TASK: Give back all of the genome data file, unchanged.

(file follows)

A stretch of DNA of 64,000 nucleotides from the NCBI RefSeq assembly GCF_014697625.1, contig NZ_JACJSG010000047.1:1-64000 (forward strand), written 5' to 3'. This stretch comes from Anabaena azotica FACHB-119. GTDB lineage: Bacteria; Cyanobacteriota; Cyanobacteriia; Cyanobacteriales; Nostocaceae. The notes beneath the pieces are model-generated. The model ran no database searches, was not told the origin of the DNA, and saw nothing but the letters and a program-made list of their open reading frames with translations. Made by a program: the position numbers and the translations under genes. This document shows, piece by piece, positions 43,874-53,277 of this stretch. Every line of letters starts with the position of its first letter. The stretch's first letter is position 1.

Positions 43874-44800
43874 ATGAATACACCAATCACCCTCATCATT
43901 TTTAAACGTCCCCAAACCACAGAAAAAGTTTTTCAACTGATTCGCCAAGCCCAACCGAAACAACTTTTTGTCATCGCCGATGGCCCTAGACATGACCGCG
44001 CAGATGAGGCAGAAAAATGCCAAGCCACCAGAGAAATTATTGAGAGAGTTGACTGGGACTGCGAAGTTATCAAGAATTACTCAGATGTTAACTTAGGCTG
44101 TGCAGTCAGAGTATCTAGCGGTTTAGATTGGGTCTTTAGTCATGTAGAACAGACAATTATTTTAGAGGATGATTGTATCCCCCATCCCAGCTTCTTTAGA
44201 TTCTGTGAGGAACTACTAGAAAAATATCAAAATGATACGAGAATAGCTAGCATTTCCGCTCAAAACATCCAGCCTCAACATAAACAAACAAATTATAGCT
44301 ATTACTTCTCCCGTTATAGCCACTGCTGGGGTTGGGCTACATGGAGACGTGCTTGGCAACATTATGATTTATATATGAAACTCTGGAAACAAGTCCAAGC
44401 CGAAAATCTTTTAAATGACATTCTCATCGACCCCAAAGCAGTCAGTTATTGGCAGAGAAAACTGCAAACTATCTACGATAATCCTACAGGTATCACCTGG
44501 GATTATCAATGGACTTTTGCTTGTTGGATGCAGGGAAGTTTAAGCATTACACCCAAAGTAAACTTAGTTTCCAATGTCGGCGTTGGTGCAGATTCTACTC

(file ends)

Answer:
A stretch of DNA of 64,000 nucleotides from the NCBI RefSeq assembly GCF_014697625.1, contig NZ_JACJSG010000047.1:1-64000 (forward strand), written 5' to 3'. This stretch comes from Anabaena azotica FACHB-119. GTDB lineage: Bacteria; Cyanobacteriota; Cyanobacteriia; Cyanobacteriales; Nostocaceae. The notes beneath the pieces are model-generated. The model ran no database searches, was not told the origin of the DNA, and saw nothing but the letters and a program-made list of their open reading frames with translations. Made by a program: the position numbers and the translations under genes. This document shows, piece by piece, positions 43,874-53,277 of this stretch. Every line of letters starts with the position of its first letter. The stretch's first letter is position 1.

Positions 43874-44800
43874 ATGAATACACCAATCACCCTCATCATT
43901 TTTAAACGTCCCCAAACCACAGAAAAAGTTTTTCAACTGATTCGCCAAGCCCAACCGAAACAACTTTTTGTCATCGCCGATGGCCCTAGACATGACCGCG
44001 CAGATGAGGCAGAAAAATGCCAAGCCACCAGAGAAATTATTGAGAGAGTTGACTGGGACTGCGAAGTTATCAAGAATTACTCAGATGTTAACTTAGGCTG
44101 TGCAGTCAGAGTATCTAGCGGTTTAGATTGGGTCTTTAGTCATGTAGAACAGACAATTATTTTAGAGGATGATTGTATCCCCCATCCCAGCTTCTTTAGA
44201 TTCTGTGAGGAACTACTAGAAAAATATCAAAATGATACGAGAATAGCTAGCATTTCCGCTCAAAACATCCAGCCTCAACATAAACAAACAAATTATAGCT
44301 ATTACTTCTCCCGTTATAGCCACTGCTGGGGTTGGGCTACATGGAGACGTGCTTGGCAACATTATGATTTATATATGAAACTCTGGAAACAAGTCCAAGC
44401 CGAAAATCTTTTAAATGACATTCTCATCGACCCCAAAGCAGTCAGTTATTGGCAGAGAAAACTGCAAACTATCTACGATAATCCTACAGGTATCACCTGG
44501 GATTATCAATGGACTTTTGCTTGTTGGATGCAGGGAAGTTTAAGCATTACACCCAAAGTAAACTTAGTTTCCAATGTCGGCGTTGGTGCAGATTCTACTC